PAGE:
The proposed one-year suspension of the Muslim Student Union at UC Irvine for its involvement in the masterminding and orchestration of the sequence of shouted interruptions to a speech by the Israeli ambassador in February raises two important First Amendment issues.
The first issue is whether the students were entitled to do as they did as an exercise of constitutionally protected speech. The second assumes that the students had no such right and that the university, as a government agency, is authorized to discipline them. That question is whether suspension of the MSU is justifiable in fairness to its officers or members.
As to legal protections for the speech interruption, it was quickly claimed in some quarters that the students were exercising their First Amendment right to protest. The California Supreme Court has indeed held that there can be, in effect, a constitutional right to heckle, but not where it intentionally brings a meeting to a standstill and violates standing rules or customs, known by the audience, for gatherings of the type in question.
In In Re Kay, 1 Cal. 3d 930 (1970), the court concluded that hecklers at a congressman’s speech given at a 1968 Fourth of July celebration and picnic in a public park in Coachella should not have been prosecuted for violation of the nearly century-old Penal Code Section 403, which stated: “Every person who, without authority of law, willfully disturbs or breaks up any assembly or meeting, not unlawful in its character, . . . is guilty of a misdemeanor.”
The court held that this statute was constitutional only if interpreted to mean that “participants at a meeting may express disagreement but must not violate explicit rules or implicit customs and usages, pertaining to the meeting, of which they knew or should have known; such activity, when it is intentional and when it substantially impairs the conduct of a meeting, violates section 403.”
Anyone watching the video of the speech that I saw would have to conclude, as did the university’s investigation of the incident, that the disruption was deliberate, coordinated, actually effective in thwarting the speech as planned, and in a context where the rules of courtesy for guest speakers were repeatedly emphasized by the ambassador’s faculty hosts. In Re Kay is not likely to help these students and probably strips them of any First Amendment defense.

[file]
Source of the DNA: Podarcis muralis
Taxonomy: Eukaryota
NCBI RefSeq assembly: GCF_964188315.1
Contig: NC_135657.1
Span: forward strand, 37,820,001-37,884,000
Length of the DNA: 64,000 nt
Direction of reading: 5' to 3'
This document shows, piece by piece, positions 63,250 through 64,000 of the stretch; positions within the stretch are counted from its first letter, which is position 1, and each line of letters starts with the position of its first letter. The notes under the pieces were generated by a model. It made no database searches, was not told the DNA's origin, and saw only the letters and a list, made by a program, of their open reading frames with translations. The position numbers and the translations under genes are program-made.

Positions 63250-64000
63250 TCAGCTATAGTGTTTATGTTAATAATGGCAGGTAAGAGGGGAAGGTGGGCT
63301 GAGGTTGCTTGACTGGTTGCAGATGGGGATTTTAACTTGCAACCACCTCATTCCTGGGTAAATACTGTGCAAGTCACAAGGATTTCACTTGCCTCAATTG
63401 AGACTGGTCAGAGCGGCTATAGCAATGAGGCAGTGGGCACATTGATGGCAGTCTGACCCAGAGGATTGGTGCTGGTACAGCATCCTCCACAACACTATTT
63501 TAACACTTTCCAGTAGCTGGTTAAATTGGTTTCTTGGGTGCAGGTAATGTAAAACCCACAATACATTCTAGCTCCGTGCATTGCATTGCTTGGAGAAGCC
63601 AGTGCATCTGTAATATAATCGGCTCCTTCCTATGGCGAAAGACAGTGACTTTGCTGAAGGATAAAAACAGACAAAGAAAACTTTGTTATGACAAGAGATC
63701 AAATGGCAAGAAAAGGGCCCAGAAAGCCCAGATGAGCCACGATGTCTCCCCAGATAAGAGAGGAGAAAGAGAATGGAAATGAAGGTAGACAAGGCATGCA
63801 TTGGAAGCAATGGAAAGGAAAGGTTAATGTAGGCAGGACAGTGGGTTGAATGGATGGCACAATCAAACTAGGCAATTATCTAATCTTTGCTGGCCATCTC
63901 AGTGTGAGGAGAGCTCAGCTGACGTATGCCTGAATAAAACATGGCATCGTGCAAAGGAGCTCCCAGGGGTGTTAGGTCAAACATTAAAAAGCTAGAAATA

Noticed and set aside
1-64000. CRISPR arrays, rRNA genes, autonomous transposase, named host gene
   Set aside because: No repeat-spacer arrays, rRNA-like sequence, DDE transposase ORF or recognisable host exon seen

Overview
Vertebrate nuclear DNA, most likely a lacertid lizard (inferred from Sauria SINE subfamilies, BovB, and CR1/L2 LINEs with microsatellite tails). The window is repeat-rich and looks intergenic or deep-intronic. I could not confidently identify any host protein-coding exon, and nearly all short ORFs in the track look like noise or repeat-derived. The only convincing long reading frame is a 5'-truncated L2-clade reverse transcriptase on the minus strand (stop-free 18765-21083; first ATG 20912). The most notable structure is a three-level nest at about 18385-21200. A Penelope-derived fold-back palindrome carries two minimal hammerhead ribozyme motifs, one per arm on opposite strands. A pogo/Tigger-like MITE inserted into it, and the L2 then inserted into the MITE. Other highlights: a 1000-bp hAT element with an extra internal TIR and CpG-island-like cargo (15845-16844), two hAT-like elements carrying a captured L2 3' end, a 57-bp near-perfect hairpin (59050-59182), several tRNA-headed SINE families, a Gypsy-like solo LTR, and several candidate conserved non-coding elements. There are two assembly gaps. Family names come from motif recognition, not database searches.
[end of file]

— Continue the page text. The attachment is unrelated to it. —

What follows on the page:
But is the suspension of MSU overkill? The investigation produced evidence spelled out in the final action letter and uncontradicted by any facts or arguments submitted to it (or produced elsewhere, so far as I can discover) that the students were simply agents of the MSU in its effort to shut the speech down, and that the plan to do so was ratified by all officers and members present at the meeting that launched it. Thus suspension for some substantial period does not seem unjust to the organization as an organization whose fingerprints and DNA are all over what was done.
And as for denying uninvolved Muslim students a voice or a forum for association and expression, I’m not sure why they need a university-licensed organization for that purpose. It may bring certain political or bureaucratic perks, conveniences and advantages — particularly for those wearing its badges of leadership — but it certainly provided no shield for the students it sent to the February meeting with scripts to shout, and given the disciplinary consequences they may face, it did them no favors.
Muslim students are free to speak to power for themselves, to caucus when and where they please, and if they need a more formal and structured apparatus, to organize a new association and seek recognition from the university as such. The one thing that, in their own interest, they should not do is act powerless or voiceless without the MSU.